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The treatment of trismus with Ativan: a 3-year-old with difficulty opening her mouth
  1. Erin Finn1,
  2. Laura Cannon2,
  3. Katherine A Jordan2
  1. 1Department of Pediatrics, University of North Carolina at Chapel Hill, Chapel Hill, North Carolina, USA
  2. 2UNC Health Care System, Chapel Hill, North Carolina, USA
  1. Correspondence to Dr Laura Cannon, LauraACannon86{at}gmail.com

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Description

A 3-year-old healthy girl presented with intermittent spells of difficulty opening her mouth, talking and swallowing.

Episodes began 3 weeks prior without any inciting incident. Initially occurring weekly, episodes were brief and self-resolving, but had begun increasing in frequency. Symptoms were typically worse later in the day. The presenting episode started 36 hours earlier. The child was eating when her jaw unexpectedly clenched tightly, preventing her from chewing, swallowing or opening her mouth. She had no other neurological symptoms. Family denied any new exposures or trauma. She had no other systemic symptoms. Her father had severe blepharospasms in youth that resolved without treatment.

Her mouth was pursed and jaw tightly clenched (figures 1 and 2). She was drooling and appeared unable to swallow secretions or speak, though was whining and appeared frustrated. Temporomandibular joint (TMJ) was non-tender with symmetrical jaw musculature. She had fasciculations over her chin. Remainder of her examination was unremarkable.

Figure 1

The patient at initial presentation with pursed lips and difficulty opening her mouth.

Figure 2

Profile of the patient at initial presentation.

Neck radiographs and CT were normal. MRI brain, electroencephalogram (EEG) and cerebral spinal fluid (CSF) analysis were unremarkable. No autoimmune, infectious, or paraneoplastic aetiology was identified. The patient was treated with diphenhydramine without improvement. She received lorazepam with rapid resolution of symptoms (figure 3). Symptoms returned 24 hours later, and she again got lorazepam with resolution. She was diagnosed with oromandibular dystonia and discharged on clobazam with no episodes after discharge. Clobazam was tapered after 6 months. She continues to do well.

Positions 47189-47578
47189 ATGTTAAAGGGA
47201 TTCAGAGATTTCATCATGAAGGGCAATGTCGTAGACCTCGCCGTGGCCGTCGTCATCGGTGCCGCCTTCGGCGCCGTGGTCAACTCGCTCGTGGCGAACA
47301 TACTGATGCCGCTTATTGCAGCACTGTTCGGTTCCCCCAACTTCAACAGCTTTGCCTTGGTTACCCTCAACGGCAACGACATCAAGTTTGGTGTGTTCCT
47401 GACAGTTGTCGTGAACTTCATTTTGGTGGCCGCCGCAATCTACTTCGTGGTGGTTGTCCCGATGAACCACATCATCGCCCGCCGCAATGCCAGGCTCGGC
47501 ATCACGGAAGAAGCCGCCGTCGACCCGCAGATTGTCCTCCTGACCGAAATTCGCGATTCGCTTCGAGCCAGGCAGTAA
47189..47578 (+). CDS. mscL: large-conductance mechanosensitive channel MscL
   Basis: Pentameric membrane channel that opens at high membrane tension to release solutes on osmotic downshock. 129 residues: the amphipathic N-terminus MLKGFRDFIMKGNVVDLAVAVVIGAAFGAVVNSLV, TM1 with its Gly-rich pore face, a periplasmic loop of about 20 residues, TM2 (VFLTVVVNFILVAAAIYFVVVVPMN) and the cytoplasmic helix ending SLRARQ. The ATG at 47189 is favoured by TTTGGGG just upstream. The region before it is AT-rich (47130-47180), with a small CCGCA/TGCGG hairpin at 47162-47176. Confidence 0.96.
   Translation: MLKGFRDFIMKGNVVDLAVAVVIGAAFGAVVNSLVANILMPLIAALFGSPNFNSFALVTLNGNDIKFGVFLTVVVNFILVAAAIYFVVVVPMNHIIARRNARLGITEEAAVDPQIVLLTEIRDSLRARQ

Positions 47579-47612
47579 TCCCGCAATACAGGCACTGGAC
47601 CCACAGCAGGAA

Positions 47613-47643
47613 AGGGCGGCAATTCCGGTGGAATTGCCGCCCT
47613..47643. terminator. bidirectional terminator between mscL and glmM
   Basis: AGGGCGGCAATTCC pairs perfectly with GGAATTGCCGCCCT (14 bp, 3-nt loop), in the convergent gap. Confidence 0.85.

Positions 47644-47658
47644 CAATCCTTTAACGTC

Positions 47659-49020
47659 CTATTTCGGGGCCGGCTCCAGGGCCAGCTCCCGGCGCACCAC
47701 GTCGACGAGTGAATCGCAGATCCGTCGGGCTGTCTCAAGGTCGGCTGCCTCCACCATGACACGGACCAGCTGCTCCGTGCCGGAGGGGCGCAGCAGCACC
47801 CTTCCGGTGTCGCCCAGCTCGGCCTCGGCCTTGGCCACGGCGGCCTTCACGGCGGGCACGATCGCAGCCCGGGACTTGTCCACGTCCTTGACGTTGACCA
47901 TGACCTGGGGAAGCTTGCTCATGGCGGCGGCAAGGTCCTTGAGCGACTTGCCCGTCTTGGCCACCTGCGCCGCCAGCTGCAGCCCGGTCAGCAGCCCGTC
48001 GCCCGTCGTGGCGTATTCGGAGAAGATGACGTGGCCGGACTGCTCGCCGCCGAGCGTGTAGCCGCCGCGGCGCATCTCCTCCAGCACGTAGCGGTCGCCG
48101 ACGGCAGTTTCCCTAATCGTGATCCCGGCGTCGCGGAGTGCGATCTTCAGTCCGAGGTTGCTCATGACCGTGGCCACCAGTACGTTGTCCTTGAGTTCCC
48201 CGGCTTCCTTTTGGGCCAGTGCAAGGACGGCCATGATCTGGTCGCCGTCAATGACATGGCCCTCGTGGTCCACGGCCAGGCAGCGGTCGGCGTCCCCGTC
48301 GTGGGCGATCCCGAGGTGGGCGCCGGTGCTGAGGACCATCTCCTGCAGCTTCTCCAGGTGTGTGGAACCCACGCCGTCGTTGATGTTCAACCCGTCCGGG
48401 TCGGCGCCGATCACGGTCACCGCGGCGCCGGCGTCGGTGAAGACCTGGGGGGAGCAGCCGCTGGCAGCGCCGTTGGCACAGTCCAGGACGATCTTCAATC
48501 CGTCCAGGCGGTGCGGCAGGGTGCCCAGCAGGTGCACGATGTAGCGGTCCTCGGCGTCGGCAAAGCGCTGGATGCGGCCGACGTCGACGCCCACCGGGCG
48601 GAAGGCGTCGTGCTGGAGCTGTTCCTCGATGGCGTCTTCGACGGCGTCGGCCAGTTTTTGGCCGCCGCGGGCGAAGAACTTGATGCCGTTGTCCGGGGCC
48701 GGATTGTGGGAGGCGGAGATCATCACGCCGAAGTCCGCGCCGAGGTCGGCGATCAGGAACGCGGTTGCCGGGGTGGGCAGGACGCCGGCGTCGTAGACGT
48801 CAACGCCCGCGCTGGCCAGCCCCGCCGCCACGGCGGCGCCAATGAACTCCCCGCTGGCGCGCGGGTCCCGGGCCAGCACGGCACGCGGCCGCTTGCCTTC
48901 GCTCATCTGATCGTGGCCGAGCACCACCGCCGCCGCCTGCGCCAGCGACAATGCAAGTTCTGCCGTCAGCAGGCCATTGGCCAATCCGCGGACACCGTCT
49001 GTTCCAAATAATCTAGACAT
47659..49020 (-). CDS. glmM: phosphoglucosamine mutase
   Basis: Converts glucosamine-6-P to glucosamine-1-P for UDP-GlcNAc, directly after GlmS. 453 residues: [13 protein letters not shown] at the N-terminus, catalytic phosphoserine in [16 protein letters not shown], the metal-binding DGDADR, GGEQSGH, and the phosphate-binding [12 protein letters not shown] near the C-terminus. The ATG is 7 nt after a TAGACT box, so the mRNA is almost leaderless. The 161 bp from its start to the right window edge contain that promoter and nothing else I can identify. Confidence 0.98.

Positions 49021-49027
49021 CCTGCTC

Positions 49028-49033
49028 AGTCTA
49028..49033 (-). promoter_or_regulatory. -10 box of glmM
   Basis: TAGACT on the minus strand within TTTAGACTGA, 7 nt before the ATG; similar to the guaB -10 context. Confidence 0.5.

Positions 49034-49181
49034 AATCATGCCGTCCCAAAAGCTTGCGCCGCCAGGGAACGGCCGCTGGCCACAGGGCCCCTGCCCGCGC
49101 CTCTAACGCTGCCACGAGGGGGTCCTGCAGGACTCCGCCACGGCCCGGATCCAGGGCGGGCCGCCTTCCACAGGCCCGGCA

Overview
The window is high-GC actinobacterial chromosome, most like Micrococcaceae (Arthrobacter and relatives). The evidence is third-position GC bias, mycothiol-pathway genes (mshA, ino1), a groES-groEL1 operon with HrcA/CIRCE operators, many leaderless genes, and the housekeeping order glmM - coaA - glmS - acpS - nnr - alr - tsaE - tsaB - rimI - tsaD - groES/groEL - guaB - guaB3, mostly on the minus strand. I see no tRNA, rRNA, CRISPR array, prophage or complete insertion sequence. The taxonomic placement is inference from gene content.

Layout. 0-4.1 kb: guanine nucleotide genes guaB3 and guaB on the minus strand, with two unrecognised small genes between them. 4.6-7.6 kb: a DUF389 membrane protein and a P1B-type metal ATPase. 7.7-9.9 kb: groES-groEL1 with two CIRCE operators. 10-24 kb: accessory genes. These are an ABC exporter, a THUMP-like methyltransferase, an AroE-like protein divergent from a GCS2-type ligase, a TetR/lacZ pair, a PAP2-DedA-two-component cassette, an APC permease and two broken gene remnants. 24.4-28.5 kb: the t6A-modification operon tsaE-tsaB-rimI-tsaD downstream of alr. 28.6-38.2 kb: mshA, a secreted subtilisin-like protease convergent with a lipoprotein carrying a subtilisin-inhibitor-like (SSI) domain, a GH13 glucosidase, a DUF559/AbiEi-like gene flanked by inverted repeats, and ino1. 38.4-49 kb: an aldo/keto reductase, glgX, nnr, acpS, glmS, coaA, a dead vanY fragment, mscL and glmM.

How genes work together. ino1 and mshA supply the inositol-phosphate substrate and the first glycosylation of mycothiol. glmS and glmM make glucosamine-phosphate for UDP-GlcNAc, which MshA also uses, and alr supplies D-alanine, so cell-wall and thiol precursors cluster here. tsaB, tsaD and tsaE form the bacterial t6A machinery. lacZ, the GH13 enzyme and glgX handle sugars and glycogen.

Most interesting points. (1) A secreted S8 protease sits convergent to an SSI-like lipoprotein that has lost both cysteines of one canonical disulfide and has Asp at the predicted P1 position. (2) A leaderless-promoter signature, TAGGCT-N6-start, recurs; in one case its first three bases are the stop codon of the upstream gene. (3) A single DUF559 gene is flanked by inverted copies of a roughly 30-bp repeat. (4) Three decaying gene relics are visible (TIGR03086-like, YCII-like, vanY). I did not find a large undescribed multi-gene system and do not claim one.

Figure 3

The patient with resolution of her symptoms after treatment with lorazepam.

The general paediatrician should recognise dystonia which is characterised by sustained or intermittent muscle contractions resulting in abnormal movements and postures. Oromandibular dystonia is a specific form with involuntary contraction of the masticatory, lingual and pharyngeal muscles. Although typically occurring in middle-aged adults, it can be diagnosed in children. It is typically idiopathic but can be associated with medications, autoimmune disease or intracranial process.1 Often initially misdiagnosed, diagnosis is made based on the characteristic clinical presentation with symptoms often absent in the morning and triggered by speaking or chewing.2

There is no standard treatment, but recognised treatments include botulinum toxin injection, benzodiazepines, anticholinergic or dopaminergic drugs, and muscle relaxants.3 The aetiology of dystonia is not well understood but is hypothesised to involve dopamine transmission and the basal ganglia. There are known genetic causes, and a genetic cause is more often identified in early onset dystonia.2

Patient’s perspective

Written by the patient’s mother (edited with patient identifiers removed):

In October 2016, our 3-year-old daughter was gearing up for Halloween. We noticed over the course of the month she was scratching her chin, nose and forehead quite a bit, and assumed it was just a nervous reaction to noise and light. But, it progressed. Her forehead scratching got so bad that any photo we took of her it showed.

The week after Halloween, she started to refuse to eat and would keep her mouth shut for different periods of time. We thought it was her just being a toddler and not liking her dinner, but 1 day she went for hours not eating—which is not normal for her. The scratching and itching also continued. We thought it may have been her molars coming in, or a viral illness she picked up from school. Something related to pain that was short term. We never even conceived that it was because she physically couldn’t open her mouth. Over the next week, she would routinely keep her mouth shut for a couple hours, then half a day, also sometimes drooling. It wasn’t consistent, or every day.